Could Fitbit’s Profit Margin Improve in Fiscal 2018?



Gross margin was 44.2% in 4Q17

Fitbit (FIT) needs to improve its profit margins and drive operational efficiency to offset declining device sales. Fitbit reduced its inventory by 46% YoY (year-over-year) in 4Q17 to $123.9 million, compared with $230.4 million in 4Q16.

As shown in the above table, Fitbit has considerably reduced inventory in each of the last four quarters. Fitbit aims to enhance the quality of its products and improve defective parts per million by 42% in 2017, which could not only improve brand perception but also reduce the company’s warranty costs and customer contact rates.

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In 2017, the company’s gross margin benefited from lower warranty costs, improved forecasting accuracy as well as reducing the firm’s exposure to excess and obsolete inventory. According to Fitbit CFO (chief financial officer) William Zerella, “Gross margin in the quarter was 44.2% benefiting from the skew towards connected health and fitness trackers partially offset by greater promotional activity. For the full year gross margin was 43.4%, up 410 basis points.”

Research and development expenses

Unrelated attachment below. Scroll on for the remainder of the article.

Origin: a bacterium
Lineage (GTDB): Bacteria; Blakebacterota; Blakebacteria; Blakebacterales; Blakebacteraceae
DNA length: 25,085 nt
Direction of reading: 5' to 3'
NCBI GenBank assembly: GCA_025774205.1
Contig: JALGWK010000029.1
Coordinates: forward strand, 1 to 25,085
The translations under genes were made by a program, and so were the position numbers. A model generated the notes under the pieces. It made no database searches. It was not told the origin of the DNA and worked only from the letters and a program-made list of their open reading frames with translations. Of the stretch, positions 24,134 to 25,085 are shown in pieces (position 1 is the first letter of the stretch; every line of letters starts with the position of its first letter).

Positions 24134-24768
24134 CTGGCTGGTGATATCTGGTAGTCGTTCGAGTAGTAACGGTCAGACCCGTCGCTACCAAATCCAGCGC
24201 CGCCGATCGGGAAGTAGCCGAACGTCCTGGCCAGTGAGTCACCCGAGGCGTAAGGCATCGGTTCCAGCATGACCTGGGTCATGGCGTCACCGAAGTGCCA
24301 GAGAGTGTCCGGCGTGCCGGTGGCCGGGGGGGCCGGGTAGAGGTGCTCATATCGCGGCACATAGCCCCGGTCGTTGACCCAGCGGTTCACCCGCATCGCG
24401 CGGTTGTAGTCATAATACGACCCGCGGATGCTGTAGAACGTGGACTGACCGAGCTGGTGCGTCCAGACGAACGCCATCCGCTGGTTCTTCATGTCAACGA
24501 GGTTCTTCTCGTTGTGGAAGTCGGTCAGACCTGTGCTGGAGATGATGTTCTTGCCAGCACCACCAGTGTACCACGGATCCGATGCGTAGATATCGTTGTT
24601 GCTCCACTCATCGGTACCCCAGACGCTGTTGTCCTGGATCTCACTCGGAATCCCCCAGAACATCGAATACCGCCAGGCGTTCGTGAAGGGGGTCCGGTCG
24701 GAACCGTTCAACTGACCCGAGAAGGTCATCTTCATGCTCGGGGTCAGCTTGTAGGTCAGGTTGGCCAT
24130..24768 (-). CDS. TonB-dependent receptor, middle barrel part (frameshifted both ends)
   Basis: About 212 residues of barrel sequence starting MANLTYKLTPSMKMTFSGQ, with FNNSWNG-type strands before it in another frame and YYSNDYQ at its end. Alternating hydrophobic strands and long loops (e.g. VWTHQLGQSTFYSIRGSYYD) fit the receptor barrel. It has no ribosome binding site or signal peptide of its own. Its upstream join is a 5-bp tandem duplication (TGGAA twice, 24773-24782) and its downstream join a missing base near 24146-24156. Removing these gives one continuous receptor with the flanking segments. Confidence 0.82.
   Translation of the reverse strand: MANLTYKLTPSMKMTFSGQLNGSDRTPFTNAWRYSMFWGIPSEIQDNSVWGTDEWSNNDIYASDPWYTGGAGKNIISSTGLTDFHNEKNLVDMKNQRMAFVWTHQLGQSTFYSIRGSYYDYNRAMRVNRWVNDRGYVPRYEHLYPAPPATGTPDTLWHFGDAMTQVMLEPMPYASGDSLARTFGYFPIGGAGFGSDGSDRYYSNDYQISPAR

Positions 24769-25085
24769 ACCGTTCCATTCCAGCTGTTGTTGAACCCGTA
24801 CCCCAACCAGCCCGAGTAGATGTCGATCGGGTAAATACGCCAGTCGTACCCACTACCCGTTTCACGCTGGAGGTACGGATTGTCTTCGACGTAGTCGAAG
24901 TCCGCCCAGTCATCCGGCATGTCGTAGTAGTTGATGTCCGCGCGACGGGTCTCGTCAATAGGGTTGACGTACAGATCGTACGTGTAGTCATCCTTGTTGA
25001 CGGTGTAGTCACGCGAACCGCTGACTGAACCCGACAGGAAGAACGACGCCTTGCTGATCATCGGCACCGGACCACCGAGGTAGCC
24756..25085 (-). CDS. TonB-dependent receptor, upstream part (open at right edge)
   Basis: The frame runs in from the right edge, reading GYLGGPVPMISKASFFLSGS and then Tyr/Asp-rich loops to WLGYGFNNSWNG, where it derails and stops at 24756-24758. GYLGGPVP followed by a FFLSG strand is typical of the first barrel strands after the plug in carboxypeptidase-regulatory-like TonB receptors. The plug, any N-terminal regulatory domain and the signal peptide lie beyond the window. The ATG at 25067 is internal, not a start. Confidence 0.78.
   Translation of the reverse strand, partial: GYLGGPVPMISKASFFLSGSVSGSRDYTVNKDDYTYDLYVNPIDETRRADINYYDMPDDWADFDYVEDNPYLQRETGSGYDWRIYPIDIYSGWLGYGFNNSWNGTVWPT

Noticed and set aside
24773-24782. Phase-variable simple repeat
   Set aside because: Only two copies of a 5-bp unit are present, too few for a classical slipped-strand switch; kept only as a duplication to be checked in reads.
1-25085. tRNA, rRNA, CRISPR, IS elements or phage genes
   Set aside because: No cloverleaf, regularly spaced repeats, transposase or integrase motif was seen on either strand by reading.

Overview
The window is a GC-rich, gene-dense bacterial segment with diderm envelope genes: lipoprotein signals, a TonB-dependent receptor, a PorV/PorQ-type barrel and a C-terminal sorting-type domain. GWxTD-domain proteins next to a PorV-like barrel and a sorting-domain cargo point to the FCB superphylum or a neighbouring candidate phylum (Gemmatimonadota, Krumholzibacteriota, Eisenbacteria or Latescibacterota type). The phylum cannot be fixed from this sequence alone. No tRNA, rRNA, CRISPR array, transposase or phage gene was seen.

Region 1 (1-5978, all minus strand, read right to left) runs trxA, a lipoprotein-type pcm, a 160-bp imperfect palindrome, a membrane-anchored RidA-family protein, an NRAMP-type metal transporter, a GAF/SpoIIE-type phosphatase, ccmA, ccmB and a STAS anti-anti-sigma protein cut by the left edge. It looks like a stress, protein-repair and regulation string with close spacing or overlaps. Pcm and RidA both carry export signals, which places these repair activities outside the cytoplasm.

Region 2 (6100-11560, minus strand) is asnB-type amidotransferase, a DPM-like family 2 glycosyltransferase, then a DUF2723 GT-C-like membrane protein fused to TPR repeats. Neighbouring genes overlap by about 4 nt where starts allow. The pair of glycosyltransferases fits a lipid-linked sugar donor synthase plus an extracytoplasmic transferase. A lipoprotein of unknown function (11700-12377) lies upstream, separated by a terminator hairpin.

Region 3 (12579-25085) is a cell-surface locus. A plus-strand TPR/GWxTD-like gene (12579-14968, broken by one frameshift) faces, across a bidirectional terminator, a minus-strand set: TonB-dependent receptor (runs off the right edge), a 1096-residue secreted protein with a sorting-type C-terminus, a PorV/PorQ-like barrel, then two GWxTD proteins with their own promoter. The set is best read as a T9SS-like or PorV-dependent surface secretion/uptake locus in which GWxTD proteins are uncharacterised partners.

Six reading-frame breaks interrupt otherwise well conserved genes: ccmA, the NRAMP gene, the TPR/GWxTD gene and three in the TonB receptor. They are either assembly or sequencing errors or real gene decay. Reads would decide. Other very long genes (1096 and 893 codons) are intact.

Fitbit’s R&D (research and development) expenses rose 6.5% YoY (year-over-year) in 4Q17 to over $9 million, as the company continued to focus on business transformation. R&D expenditure is important for consumer technology companies such as Garmin (GRMN), GoPro (GPRO), Fossil (FOSL), and Samsung (SSNLF), as they need to constantly launch products to suit consumers’ changing tastes.

In fiscal 2017, Fitbit’s operating costs fell 700 basis points to $797 million, missing its target of $850 million. While Fitbit generated operating income of $8 million and other income of $4 million 4Q17, it was offset by a tax provision of $70 million, resulting in a net loss of $0.02 per share.

Fitbit has built overseas facilities and is targeting revenue growth in international markets, which is expected to drive international revenue and lower costs for Fitbit. Investors will be watching closely to see if Fitbit can return to non-GAAP (generally accepted accounting principles) profitability. Fitbit will also need to launch new products this year to stem the decline in its device sales. Its products need to be appropriately priced to attract customers and ensure profitability.


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